BG: In the winter of 2011, I traveled to Japan with a RISD printmaking class for a month-long trip. While there, we learned how to make traditional Japanese paper, or washi. From cutting down the kozo trees, to pulling sheets through troughs of cold water in a beautiful workshop space. It was such a time-consuming process that when I got back to studio a month later and looked at the stack of paper I had made – I was incapable of using it. About 5 years went by until I came back to the sheets, ready to confront them again. I started painting the washi, and collaging it onto panels. It was so precious to me that I saved every single scrap. This is where the Papeles, or collages series, began. 2016. At the time I was working full-time in an office, and when I’d come to studio feeling braindead from staring into a computer all day, I found it difficult to make anything. So, I came up with various processes that lent themselves to curing my brain fog. Shifting small scraps of painted washi across watercolor paper was perfect. It was calming but didn’t feel too precious.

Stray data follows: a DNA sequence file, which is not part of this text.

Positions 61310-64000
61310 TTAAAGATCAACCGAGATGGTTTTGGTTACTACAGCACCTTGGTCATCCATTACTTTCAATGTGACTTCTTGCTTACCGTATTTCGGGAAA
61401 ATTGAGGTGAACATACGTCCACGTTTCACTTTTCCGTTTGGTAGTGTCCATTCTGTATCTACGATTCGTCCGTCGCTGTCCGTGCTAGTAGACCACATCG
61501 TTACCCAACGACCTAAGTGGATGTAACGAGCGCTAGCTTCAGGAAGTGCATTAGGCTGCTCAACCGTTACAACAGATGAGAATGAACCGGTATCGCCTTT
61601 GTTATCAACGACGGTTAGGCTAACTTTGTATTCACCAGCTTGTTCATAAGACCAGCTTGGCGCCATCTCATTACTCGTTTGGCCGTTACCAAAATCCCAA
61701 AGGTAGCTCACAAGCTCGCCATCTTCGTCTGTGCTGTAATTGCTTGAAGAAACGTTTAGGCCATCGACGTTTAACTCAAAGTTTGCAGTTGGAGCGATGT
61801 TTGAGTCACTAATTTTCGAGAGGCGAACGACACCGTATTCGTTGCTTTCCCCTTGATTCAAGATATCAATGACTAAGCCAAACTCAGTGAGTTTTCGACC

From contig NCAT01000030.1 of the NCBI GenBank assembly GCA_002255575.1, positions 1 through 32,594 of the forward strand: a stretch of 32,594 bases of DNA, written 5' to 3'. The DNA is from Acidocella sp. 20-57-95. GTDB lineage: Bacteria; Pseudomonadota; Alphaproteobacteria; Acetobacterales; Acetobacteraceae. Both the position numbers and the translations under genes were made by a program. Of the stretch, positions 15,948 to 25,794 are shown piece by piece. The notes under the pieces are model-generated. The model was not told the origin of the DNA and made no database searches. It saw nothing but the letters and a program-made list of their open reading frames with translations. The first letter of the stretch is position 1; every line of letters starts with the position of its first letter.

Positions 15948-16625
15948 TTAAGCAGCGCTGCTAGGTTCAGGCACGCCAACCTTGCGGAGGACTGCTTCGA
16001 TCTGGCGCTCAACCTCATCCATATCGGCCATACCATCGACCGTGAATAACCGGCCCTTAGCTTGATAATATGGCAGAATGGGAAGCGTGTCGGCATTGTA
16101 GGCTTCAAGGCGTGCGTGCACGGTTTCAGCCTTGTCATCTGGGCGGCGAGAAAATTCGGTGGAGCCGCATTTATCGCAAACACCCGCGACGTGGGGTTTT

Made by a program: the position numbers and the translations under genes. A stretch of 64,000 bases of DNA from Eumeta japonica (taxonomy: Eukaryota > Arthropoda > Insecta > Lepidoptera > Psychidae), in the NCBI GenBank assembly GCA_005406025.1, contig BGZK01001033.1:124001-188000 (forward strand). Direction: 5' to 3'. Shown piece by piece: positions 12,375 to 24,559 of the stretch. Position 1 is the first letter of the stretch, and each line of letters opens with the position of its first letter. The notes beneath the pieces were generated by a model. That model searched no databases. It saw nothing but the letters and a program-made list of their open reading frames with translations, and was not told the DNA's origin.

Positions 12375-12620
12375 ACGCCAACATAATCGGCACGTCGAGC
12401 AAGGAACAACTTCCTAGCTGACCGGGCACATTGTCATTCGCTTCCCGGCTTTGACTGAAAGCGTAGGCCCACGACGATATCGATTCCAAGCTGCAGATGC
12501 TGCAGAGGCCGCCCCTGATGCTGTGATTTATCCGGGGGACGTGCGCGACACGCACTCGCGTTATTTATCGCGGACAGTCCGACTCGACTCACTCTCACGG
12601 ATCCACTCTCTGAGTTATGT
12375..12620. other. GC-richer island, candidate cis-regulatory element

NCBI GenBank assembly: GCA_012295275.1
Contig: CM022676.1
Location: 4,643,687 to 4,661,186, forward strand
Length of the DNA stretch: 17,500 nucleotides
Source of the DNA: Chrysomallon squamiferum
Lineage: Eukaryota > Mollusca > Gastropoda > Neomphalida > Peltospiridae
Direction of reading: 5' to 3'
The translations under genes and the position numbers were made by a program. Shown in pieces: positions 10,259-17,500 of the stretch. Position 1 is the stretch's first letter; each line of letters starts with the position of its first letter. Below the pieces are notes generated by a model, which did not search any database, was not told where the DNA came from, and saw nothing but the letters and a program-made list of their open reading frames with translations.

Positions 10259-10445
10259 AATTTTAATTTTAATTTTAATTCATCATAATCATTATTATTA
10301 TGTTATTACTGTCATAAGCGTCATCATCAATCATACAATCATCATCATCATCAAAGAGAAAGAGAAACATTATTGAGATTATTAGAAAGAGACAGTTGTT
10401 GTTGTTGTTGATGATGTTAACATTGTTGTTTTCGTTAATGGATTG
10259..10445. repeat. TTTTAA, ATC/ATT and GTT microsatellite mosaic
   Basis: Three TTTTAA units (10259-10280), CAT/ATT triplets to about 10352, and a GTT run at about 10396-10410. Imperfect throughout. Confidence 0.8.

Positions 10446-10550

Since then, it’s become a habit to come back to collage when I feel stuck in my painting process. Or when I’m in the mood to do something different, or when I’m waiting for gesso to dry. It is also meditative, in a different way than painting. It feels like a puzzle, or an exercise, in coming up with a balanced composition. It is also very satisfying to repurpose scraps of my own making and transform them into something clean and presentable.
MG: Like your paintings, your photographs are closely cropped to focus on the textural surfaces of landscapes and natural elements. Here, your three photographs on view capture shallow water rippling over sand. Where are the photographs taken? Can you also talk more about your photography process and how it informs and compliments your painting practice?